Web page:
Last week saw the European Parliament's Women's Committee hold a hearing on the upcoming Women on Boards Directive.
Proposed in 2012 by Viviane Reding, the then Vice President and Commissioner for Justice, Fundamental Rights and Citizenship had to battle vigorously in order to get this proposal on to the agenda.
A forward-thinking strategy to tackle gender inequality in business leadership has been long overdue. This Directive will see a target of a 40% presence of the under-represented sex among non-executive directors of companies listed on stock exchanges.
Companies with less than 40% will need to make appointments to their boards or face appropriate sanctions. The Commission has expressed that these appointments must be made on the basis of a comparative analysis of the qualifications of each candidate.
The latest figures published in October 2015 illustrate that the EU average of women's representation in these roles is 21.2%. While this is an overall EU-wide improvement, progress is still very uneven among Member States. Amongst front runners such as Sweden, Denmark and Germany, the UK is holding its own above average at 25%. At the other end of the scale, Malta brings up the rear with a mere 2.5%.
This news in the UK is positive, but there is still a long way to go until more gender equality is achieved. While Cameron might declare his intention to boost women in board rooms, the UK to date under his watch has insisted on a voluntary, business-led approach. This lack of quotas means that progress is slow and women are still under-represented – without legislation, it is estimated that the EU will take around 40 years to reach at least 40% of both sexes on boards. We can't afford to continue at this snail's pace.
Perhaps the strongest case to be made on the topic, and perhaps the biggest perk enjoyed by companies who implement a gender-equal board – is one of an economic nature. An increasing amount of studies illustrate that gender-balanced boards are potentially able to raise the financial performance of businesses.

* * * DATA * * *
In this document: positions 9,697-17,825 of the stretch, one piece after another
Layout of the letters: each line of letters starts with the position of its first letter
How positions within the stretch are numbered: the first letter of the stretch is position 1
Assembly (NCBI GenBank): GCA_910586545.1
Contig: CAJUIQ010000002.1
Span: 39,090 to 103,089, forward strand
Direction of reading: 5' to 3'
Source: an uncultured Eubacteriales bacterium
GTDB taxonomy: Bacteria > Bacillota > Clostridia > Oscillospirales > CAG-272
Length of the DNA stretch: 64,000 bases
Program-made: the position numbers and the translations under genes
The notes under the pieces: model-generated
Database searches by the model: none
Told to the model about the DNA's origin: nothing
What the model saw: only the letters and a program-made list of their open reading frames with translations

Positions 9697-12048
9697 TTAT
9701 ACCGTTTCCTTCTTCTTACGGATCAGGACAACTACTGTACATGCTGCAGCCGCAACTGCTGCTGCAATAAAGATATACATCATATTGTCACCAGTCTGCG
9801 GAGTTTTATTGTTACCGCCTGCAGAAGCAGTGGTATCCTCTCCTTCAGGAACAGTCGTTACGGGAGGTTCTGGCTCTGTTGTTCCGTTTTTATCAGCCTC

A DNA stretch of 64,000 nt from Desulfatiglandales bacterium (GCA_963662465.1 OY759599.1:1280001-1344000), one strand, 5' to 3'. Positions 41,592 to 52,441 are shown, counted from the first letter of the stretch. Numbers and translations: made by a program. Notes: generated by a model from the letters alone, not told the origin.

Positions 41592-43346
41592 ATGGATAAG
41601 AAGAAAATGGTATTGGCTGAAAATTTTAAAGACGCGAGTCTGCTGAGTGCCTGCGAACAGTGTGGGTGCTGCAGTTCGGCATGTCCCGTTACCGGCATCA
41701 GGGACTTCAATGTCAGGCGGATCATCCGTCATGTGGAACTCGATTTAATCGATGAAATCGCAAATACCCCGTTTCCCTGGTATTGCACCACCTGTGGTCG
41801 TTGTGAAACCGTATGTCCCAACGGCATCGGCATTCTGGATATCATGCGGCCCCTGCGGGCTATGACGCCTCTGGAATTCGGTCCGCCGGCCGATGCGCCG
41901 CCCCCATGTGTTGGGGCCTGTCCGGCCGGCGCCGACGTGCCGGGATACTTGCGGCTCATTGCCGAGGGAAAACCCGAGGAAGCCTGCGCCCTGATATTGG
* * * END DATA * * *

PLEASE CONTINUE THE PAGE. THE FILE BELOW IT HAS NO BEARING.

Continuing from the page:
A gender equal board allows for a diversity of opinions, a varied mind-set and potentially a better handling of risk. The Commission estimates that women are responsible for around 70% of world-wide spending decisions. This means that having more women in higher decision-making roles is an accurate reflection of the market.
In addition, a more gender-equal board has been seen in studies to increase a company’s ethics and business code of conduct. Women represent a strong moral voice in business, and quotas represent a chance to not only level the playing field but move business towards more responsible practices.
Earlier in the year we in the FEMM Committee (as well as across the whole of the S&D and Labour delegation) were disheartened by the Council’s blocking of the Maternity Leave Directive, leading to a subsequent withdrawal of the legislation by the Commission.
Since the Women On Boards directive has been proposed in 2012, there have been worrying rumours of more stalemate in the Council. It is safe to say that the Council of Europe do not have a good track record on issues of gender equality.
With so many new challenges and opportunities facing British businesses, we cannot afford to miss out on the talent and experience of half the population. We need to continue pushing for an agreement in the Council of Europe and not let the progress that is being made stall or start to recede.
At the upcoming meeting of Europe's employment ministers the UK Government is in a prime position to lead a discussion. The Government should stop blocking the introduction of mandatory targets to improve the gender balance on company boards. We should move towards empowering more women at the top of business and start to redefine the male dominated culture in big business.